Archive for St. Valentine

The Love of the Irish

Posted in Performance with tags , , , on 2010/02/11 by mattermind

At first I was wondering if somebody in South Bend reads the blog and wanted to get a head start on my Valentine’s Day project.

Then I realized that couldn’t possibly be true, and I settled into a dreamy stupor, wondering what it would be like to have the Fighting Irish cheerleading squad read the sonnets aloud.

Then I realized I picked the wrong school to do my undergrad. These folks know how to celebrate right.

Valentine’s Day began a little early at Notre Dame with words of love, courtesy of William Shakespeare.

“Sonnet Fest” kicked off Wednesday as students, faculty and staff gathered to read all of Shakespeare’s 154 sonnets as a tribute to the love and beauty behind his poetry.

Shakespeare enthusiasts, and even Notre Dame President Father John Jenkins, took turns reading, as the crowd listened to the moving and powerful language.

“It’s just a celebration of a tremendous artist and a framer of the English language. His art was meant to be public, and this is a public celebration of some beautiful poetry that is profound and moving,” said Father Jenkins.


UPDATE: Yeah, sure, it all sounds so wholesome and educational. But what inquiring minds want to know is… how did these noble, well-intentioned, academic-minded Catholics skirt the bawdy bits? The lusty parts? The country matters? The titillation? Did they employ selective editing? Give ’em the ol’ wink wink, nod nod, don’t ask, don’t tell policy?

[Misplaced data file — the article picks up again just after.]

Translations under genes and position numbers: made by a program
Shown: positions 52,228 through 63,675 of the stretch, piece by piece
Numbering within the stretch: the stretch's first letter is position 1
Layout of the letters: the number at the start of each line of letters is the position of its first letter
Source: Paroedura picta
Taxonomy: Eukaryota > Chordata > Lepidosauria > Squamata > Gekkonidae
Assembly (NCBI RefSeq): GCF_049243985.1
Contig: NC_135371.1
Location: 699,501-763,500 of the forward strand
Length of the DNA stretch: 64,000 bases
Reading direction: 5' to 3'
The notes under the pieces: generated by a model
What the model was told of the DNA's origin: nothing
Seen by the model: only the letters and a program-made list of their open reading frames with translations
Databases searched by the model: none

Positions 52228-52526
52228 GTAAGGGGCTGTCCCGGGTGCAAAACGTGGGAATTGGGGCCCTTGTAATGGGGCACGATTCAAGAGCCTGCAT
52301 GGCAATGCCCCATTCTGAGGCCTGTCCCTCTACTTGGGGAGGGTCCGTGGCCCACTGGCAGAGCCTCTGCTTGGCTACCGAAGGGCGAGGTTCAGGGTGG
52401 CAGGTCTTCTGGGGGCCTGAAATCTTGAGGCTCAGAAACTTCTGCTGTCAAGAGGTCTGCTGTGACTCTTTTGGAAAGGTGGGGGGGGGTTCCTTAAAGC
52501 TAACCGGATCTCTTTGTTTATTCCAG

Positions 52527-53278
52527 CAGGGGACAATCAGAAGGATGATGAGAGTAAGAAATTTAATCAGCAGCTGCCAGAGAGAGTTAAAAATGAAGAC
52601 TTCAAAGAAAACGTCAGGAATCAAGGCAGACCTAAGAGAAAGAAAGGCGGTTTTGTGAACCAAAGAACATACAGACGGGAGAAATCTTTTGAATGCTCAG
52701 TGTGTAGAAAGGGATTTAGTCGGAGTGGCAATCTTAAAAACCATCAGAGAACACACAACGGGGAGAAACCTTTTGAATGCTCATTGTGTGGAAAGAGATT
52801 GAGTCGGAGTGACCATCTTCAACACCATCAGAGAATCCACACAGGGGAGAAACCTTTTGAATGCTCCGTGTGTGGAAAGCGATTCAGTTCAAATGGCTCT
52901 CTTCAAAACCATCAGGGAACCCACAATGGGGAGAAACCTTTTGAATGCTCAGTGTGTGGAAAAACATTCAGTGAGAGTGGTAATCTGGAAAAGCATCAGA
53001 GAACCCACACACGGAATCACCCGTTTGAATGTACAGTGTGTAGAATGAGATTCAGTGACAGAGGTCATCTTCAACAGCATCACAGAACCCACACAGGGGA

We of course won’t do that here on the blog!


Programming Update

Posted in Syllabi with tags , , , , on 2010/02/08 by mattermind

Set your DVRs, boys and girls, there’s been a syllabus change! Due to a certain saint’s day (No, not those Saints. Congratulations, New Orleans!) but rather a saint dedicated to amour each February 14, I’ve decided to break up the monotony excitement of the Greek and Roman historical plays with an ode to love: The Sonnets!

There are 154 of the little buggers, which means that I’ll have to churn through savor 17 per day in order to finish in the allotted nine days and stay on schedule. Which seems a tad o’er hasty to me, like traveling through Florence, Venice and Rome by tour bus over a weekend. So I won’t. (Unless all the sonnets are about a seasoned man giving advice to a winsome, dallying young fellow to crank out babies like in the first six — okay, I peeked at those too. What, you thought I just watched football all Sunday?)

Depending on the pace of the sonnets, it will mean having to trim a little of the luxury around a few of the other works. We’ll see how it goes. I also have five floating “holidays” I can spend according to need as well, but just like accrued vacation time at work, I’d prefer to keep those in the bank for a future crisis. Like Titus Andronicus.

It’s all flying seat-of-the pants, I’ll admit. But that’s why it’s so important to have an itinerary: so you can spontaneously break away from it and yet not feel utterly, shamelessly lost. And need to ask for directions. Or an excuse better than a Slurpee to pull into that 7-11.

Well, that’s the theory, anyway.

Just remember as you gripe, ladies: it’s all (ahem) in the name of love.